Dr Vibeke S. Elbrønd, DVM, Ph.D, Ass. Prof., Int. Cert. Vet. Chir.
Dr. Elbrønd is an internationally certified veterinary chiropractor since 2008. Her research now focuses on functional anatomy, fasciae and functional interactions of the locomotion system of animals. In additional to professorial duties, she has a manual therapy practice for small animal and horses where she offers chiropraxy, muscle and fascia treatments, and laser therapy.
Dr Rikke Mark Schultz
Dr. Schultz graduated as DVM in 1992 from the Royal Danish Veterinary School in Copenhagen. She has worked as a general horse practitioner in Iceland for 5 years and later for nine years in Denmark. In 1997 she was internationally certified in Veterinary Acupuncture (IVAS) and in 2003 in Equine Osteopathy. Since then she has taken postgraduate courses and studies in canine and equine chiropractic and in osteopathic indirect techniques. Since 2006 she has run her own private practice (horses and dogs) with a focus on complementary medicine (acupuncture and osteopathy).
Alike the human research, the veterinary fascia research seems to enter into a new era. The first hand impression is that the veterinary fascia research seems sparse, but taking a closer look reveals that research has being going on for several decades. Focus has been assigned to studies of structure and function of the veterinary biomechanical models and thereby to defined anatomical regions. However, specific and detailed studies of, how to integrate them into a full body fascia model, are limited and apply for much more attention.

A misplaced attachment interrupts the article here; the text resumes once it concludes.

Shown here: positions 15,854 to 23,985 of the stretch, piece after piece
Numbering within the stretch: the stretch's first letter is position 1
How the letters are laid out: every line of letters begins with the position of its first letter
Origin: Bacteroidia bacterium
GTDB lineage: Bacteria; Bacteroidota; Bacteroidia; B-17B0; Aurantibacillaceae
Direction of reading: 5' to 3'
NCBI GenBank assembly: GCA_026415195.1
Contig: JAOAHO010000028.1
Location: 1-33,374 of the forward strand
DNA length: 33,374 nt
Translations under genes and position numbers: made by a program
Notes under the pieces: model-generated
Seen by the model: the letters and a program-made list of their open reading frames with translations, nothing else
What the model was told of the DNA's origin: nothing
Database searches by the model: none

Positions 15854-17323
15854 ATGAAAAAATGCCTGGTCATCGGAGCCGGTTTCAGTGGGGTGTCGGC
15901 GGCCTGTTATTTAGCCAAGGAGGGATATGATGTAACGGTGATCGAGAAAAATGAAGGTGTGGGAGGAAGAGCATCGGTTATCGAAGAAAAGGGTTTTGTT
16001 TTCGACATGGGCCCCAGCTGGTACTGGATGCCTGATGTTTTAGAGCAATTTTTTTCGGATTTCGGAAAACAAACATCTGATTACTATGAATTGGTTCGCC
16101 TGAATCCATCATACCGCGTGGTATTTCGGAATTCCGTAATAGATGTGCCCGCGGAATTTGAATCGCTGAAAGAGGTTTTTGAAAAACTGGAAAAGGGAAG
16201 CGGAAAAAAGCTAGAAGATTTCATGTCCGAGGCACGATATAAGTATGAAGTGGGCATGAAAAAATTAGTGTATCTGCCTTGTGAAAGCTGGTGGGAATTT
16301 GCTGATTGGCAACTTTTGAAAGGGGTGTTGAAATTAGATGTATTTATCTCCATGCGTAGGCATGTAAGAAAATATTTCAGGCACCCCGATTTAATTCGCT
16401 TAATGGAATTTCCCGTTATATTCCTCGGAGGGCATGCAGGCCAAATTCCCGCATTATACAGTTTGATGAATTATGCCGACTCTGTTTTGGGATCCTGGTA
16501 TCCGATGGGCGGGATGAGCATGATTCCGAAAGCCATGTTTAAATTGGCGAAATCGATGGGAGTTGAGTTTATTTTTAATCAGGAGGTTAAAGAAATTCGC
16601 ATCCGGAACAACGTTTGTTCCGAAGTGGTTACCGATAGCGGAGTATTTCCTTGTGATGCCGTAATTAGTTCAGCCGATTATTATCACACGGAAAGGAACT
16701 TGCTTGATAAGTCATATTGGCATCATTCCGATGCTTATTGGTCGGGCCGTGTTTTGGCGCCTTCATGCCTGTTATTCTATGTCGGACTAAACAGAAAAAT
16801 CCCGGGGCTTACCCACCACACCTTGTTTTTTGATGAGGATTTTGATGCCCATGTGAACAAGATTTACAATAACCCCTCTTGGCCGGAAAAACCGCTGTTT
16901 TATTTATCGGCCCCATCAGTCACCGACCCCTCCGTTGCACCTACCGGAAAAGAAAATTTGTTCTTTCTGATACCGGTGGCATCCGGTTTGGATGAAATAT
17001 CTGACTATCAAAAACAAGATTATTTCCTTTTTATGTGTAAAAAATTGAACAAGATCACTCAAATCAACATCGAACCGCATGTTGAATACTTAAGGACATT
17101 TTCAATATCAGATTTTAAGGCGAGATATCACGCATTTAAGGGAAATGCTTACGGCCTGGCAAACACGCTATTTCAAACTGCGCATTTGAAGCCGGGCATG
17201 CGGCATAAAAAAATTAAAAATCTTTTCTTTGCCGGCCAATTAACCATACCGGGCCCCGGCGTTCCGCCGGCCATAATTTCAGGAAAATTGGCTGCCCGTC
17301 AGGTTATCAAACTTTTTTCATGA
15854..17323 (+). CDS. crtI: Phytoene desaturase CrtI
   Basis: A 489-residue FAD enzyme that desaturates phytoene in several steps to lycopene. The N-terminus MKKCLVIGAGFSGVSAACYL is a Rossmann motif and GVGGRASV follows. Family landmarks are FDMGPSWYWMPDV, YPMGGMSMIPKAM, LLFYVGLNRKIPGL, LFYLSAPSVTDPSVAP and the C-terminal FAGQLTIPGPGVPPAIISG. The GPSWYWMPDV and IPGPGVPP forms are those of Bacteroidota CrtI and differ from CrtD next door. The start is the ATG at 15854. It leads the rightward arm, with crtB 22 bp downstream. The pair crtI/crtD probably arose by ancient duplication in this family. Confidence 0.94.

In the current research, the fascia system is regarded as a widely distributed and highly integrated body component. This strongly supports the “full body animal model approach”, which also include the interplay between the fascia and the nervous system. The book, “Anatomy Trains” of Tom Myers (Myers, 2009), presents how fascia connects different body structures and regions e.g head and toe, arms, trunk and legs. Tom Myers has dissected and isolated ten human myofascial chains, and in the book, he explains, how the lines can interact and interfere with the body balance/posture, biomechanics and locomotion. Recently seven full body equine kinetic myofascial lines were dissected, isolated and published (Elbrønd and Schultz, 2015). When understanding, how the structures in an isolated line interact, and how several lines integrate and interact with one and another, then the picture of structural and functional correlations and integrations of the equine locomotion system, in standing and in motion, is improved considerably. Additionally, the inclusion of structures from head to toe, expand and fulfill “the whole body model”. The equine kinetic myofascial lines provide us with explanations of the collaboration of the locomotion system, the body balance and compensations in normal and in abnormal/pathological conditions.